First steps for differentiating at the high school level
Kristina Doubet offers suggestions for first steps in differentiating instruction in a high school class, including a quick way to assess student learning and how to determine when it makes sense to differentiate.
Kristina Doubet offers ideas for designing tasks that challenge students at various readiness levels and for scaffolding learning for high school students.
Differentiating instruction in vocational and technology education classes
Kristina Doubet discusses effective techniques for differentiating in project-based classrooms and using anchor activities to extend the curriculum.
Cindy Strickland offers several practical ideas to foreign language teachers on ways to differentiate instruction for their students.
Cindy Strickland shares several ideas for music teachers on how to differentiate instruction in both instrumental and vocal classes.
A rationale for differentiating at the college level
Carol Tomlinson offers a rationale for differentiating instruction in today's universities and colleges as well as ideas for implementing DI in your classes.
Carol Tomlinson highlights the changes needed in our university teacher education programs that will prepare tomorrow's teachers to meet the diverse needs of the students they will encounter.
Kristina Doubet shares her thoughts on the need to differentiate instruction for college students and an example of how education majors often differ in their readiness for designing learning goals.
Create a vision and rationale to steer the change to differentiated classrooms
Kelly A. Hedrick emphasizes the need for school leaders to set goals for the initiative by creating a vision and rationale for differentiating instruction.
Kelly A. Hedrick addresses the key components of a comprehensive long-range plan that will guide and support the implementation of differentiated instruction.
Carol Tomlinson discusses critical elements of effective leadership and professional development for school-wide implementation of differentiated instruction.
Barriers that teachers may encounter when implementing DI
Catherine Brighton describes barriers that elementary and secondary teachers often encounter as they begin to differentiate instruction in their classes.
Kelly A. Hedrick discusses how administrators can build on existing strengths of the faculty and consider teachers' varied levels of expertise to provide appropriate support for implementing DI.
Leading the change to differentiation is a tender balance of pressure and support
Kelly A. Hedrick describes how school leaders must clearly communicate expectations while providing support to teachers in the process of changing to differentiated instruction.
Kelly A. Hedrick suggests ways administrators can carefully use limited resources and tools so they support teachers in their journey toward expertise in differentiation.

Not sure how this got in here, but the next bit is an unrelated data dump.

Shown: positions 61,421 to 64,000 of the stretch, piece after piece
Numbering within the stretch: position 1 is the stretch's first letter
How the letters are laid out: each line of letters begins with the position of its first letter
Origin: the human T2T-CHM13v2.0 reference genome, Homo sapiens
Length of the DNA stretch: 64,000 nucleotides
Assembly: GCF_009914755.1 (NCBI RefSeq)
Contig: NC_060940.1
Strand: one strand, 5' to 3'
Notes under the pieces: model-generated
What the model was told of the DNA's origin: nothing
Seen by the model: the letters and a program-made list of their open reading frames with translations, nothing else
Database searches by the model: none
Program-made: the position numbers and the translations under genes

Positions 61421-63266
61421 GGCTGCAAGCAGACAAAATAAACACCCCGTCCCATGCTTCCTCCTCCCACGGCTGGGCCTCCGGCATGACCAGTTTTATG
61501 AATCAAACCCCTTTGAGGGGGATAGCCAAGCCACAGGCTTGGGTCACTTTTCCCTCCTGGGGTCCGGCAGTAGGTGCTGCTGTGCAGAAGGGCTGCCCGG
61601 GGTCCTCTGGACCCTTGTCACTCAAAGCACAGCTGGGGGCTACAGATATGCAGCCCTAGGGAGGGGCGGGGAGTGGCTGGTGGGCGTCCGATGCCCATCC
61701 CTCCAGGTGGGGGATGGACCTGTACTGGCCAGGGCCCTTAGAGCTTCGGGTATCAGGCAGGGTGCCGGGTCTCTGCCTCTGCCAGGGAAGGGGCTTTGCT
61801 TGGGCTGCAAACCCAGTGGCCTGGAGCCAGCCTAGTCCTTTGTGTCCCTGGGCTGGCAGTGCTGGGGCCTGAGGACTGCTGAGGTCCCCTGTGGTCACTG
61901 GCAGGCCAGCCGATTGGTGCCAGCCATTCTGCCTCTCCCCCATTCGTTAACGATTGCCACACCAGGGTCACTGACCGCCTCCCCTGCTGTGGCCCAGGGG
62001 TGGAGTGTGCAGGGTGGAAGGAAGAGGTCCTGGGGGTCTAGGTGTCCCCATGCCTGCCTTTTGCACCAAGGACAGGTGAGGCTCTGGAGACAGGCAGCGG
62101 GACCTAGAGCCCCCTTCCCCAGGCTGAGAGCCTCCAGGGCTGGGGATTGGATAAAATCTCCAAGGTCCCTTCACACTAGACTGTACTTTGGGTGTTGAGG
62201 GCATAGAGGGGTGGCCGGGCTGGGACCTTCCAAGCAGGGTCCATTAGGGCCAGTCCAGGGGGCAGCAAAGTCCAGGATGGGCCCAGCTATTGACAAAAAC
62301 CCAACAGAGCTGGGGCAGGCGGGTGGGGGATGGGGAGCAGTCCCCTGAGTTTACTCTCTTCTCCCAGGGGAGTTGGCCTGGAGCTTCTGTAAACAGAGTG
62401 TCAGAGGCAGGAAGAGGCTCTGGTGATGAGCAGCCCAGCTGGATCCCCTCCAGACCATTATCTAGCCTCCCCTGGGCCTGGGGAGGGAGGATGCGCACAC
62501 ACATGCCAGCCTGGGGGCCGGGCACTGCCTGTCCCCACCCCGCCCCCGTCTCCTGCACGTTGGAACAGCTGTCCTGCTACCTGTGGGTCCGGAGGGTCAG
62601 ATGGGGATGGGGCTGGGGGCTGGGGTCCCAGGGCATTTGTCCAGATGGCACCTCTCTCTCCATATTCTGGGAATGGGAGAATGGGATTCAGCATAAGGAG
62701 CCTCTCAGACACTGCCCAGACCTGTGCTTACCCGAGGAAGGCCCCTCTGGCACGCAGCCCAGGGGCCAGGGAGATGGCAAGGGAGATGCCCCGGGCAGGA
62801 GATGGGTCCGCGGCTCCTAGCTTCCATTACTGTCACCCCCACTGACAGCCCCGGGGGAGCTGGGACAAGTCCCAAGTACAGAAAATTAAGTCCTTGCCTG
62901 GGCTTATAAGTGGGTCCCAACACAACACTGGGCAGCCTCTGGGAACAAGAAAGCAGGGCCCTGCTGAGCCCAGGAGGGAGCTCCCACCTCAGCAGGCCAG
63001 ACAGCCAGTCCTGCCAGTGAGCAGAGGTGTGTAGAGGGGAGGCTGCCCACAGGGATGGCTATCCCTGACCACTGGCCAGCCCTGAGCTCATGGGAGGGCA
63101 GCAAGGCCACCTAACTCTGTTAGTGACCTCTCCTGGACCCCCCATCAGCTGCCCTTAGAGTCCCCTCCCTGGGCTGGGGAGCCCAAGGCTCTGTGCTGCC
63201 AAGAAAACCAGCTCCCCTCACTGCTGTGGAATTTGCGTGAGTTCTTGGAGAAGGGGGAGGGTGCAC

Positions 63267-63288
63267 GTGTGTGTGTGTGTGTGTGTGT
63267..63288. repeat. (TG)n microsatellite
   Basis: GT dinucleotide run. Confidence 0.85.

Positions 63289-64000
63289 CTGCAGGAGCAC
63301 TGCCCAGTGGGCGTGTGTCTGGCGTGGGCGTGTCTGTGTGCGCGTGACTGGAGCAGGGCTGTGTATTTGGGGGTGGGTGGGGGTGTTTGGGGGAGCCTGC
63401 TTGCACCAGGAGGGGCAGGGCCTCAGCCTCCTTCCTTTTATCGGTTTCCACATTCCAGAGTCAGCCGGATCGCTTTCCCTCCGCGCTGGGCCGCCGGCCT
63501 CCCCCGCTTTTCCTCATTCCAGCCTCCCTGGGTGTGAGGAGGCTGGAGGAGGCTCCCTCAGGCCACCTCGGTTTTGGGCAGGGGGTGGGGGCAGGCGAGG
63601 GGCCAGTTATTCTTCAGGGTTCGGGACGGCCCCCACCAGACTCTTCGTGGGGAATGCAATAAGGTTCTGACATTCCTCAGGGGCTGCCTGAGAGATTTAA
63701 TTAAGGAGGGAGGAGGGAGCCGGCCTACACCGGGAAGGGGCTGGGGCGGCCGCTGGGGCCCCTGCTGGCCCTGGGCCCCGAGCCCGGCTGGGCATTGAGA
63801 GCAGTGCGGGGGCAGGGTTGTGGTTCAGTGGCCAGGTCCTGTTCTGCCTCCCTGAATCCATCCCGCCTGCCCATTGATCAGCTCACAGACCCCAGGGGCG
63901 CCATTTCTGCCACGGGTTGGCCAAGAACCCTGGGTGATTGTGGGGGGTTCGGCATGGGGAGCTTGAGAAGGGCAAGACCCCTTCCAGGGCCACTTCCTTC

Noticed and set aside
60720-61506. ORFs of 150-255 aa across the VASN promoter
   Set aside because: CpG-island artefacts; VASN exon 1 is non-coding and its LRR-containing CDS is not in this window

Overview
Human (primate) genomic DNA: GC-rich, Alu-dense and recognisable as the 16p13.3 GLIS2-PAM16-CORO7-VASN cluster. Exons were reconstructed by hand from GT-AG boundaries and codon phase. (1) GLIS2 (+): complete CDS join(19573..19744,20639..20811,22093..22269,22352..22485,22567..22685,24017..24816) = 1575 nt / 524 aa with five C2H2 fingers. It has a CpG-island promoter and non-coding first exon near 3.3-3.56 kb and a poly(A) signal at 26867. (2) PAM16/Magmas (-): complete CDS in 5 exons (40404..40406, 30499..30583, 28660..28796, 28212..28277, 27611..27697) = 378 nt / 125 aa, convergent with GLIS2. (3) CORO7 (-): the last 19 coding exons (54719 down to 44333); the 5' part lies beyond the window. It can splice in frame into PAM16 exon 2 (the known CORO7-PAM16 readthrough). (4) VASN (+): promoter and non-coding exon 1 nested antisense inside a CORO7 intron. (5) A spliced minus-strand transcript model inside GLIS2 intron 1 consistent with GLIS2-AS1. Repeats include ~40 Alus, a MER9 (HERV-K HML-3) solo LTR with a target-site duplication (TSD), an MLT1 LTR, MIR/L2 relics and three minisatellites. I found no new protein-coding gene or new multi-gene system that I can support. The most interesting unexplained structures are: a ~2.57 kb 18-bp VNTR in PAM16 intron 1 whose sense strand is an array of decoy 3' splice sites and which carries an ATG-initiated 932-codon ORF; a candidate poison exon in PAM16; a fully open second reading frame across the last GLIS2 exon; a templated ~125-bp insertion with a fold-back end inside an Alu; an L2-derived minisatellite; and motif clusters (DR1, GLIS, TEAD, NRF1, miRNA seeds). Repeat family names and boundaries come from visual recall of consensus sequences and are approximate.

Monica Harrold provides a few tips for working with teachers to support their professional growth as they develop expertise with differentiating.
Tips for coaching teachers as they learn how to differentiate instruction
Kelly A. Hedrick provides tips for coaching elementary and secondary teachers as they learn to differentiate instruction.
Cindy Strickland suggests a way to differentiate a professional development activity on the basis of learning preference, using Sternberg's triarchic intelligences.
Cindy Strickland describes a way to differentiate professional development for teachers using tiered activities designed for different readiness levels.
Cindy Strickland shares an activity that she uses to differentiate professional development on the basis of teachers' varied interests.
Jessica Hockett describes how to use lesson study as a professional development tool to help teachers develop their understanding and skills in differentiating instruction in their classrooms.
These experts on differentiated instruction appear in our video clips.
Catherine Brighton - Associate Professor, Curry School of Education, University of Virginia
Marcia Imbeau - Associate Professor, Curriculum & Instruction, University of Arkansas
Kristina Doubet - Assistant Professor in Middle, Secondary, & Mathematics Education, James Madison University
Jay McTighe - Author and educational consultant
Monica Harrold - Principal, Northside Elementary School, Ann Arbor, MI
Cindy Strickland - Educational consultant and ASCD faculty member
Kelly A. Hedrick - Director of Gifted Education & Academy Programs, Virginia Beach City Public Schools, VA
Carol Tomlinson - William Clay Parrish Jr. Professor of Education, Curry School of Education, University of Virginia
Jessica Hockett - Educational consultant